Police lead Dylann Roof into the courthouse in Shelby, North Carolina, on in June 2015. Photo by Jason Miczek/Reuters

Dylann Roof pleads guilty in state trial for Charleston church massacre

The man who killed nine churchgoers two years ago at a historically black church in Charleston, South Carolina, pleaded guilty Monday to state murder charges in exchange for a deal with state prosecutors that gives him nine consecutive life sentences without parole.

In December, a federal jury convicted Dylann Roof of 33 federal charges — including hate crimes — in connection with the fatal shooting on June 17, 2015 at the Emanuel African Methodist Episcopal Church. The jury handed down the death penalty in January, making Roof the first person sentenced to death for federal hate crimes.

Roof’s guilty plea came in a hearing Monday for a second trial on state charges of murder and attempted murder. Roof, now 23, received an additional 90 years for three counts of attempted murder. He also waived the right to appeal his guilty pleas.

The trial, lasting just under one and a half hours, was replete with testimonies and statements from friends and relatives of the deceased. In a statement, Roof’s grandfather said this was a situation he could have never imagined was possible.

“What happened here I will never understand, I will go to my grave not understanding,” he said. “I’d like to say loudly and repeatedly and constantly, we’re sorry. We’re just as sorry as we can be that this has happened. We regret it – it’s ruined lives and I cannot put those back together.”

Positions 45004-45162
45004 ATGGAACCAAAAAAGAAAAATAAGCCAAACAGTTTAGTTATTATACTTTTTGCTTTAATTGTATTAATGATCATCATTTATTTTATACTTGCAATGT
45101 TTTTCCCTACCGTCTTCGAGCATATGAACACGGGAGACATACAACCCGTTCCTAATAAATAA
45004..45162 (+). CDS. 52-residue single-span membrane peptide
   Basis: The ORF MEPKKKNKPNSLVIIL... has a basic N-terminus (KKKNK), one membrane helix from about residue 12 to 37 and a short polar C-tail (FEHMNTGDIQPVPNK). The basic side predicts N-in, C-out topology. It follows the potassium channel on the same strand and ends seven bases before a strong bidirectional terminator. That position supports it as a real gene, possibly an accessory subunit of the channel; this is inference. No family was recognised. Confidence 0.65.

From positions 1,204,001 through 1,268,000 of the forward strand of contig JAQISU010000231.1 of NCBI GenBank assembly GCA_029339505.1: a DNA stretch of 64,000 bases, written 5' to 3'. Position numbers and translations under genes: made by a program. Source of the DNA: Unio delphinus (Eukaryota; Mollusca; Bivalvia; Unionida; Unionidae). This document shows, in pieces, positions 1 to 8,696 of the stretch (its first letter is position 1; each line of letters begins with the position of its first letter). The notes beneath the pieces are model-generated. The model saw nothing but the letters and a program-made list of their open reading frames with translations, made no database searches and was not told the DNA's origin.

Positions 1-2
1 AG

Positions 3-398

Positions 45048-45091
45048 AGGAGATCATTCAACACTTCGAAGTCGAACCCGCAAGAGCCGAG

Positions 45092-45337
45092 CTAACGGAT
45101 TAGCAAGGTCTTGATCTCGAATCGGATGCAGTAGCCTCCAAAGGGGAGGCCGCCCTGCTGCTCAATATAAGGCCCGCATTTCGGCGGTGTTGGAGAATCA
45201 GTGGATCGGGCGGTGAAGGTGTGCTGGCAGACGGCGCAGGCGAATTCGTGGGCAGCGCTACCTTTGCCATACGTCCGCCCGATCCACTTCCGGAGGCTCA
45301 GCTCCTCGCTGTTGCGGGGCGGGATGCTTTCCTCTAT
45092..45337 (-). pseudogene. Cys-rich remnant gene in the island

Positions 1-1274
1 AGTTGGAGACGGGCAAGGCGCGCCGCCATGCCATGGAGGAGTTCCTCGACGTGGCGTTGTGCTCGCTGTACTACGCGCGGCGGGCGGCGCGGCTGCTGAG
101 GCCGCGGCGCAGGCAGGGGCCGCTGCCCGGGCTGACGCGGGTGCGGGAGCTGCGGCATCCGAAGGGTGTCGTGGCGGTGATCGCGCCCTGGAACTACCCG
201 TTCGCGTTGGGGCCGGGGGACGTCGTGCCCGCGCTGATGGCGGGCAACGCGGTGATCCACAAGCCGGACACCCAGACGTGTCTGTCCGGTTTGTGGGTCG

In a letter to the victims’ families, obtained by the Washington Post, state prosecutor Scarlett A. Wilson described the state plea agreement as “an insurance policy.” If the federal death sentence is overturned, the plea ensures Roof would spend the rest of his life in prison.

It also avoids what would likely be another emotionally draining trial for the families and friends of those killed.

In the federal trial, friends and family members of the victims shared stories of the pain, sorrow and anger the needless killings evoked. Roof, emotionless, refused to make eye contact and stood by his decision to carry out the sinister killing spree.

“I still feel like I had to do it,” Roof told jurors in his closing argument in January.

Some of those family members and friends offered their testimony on Monday as well.

As part of the state plea agreement, Roof will be transferred to a prison outside of South Carolina to await his execution, according to the Associated Press.

PBS NewsHour will update this story as it develops.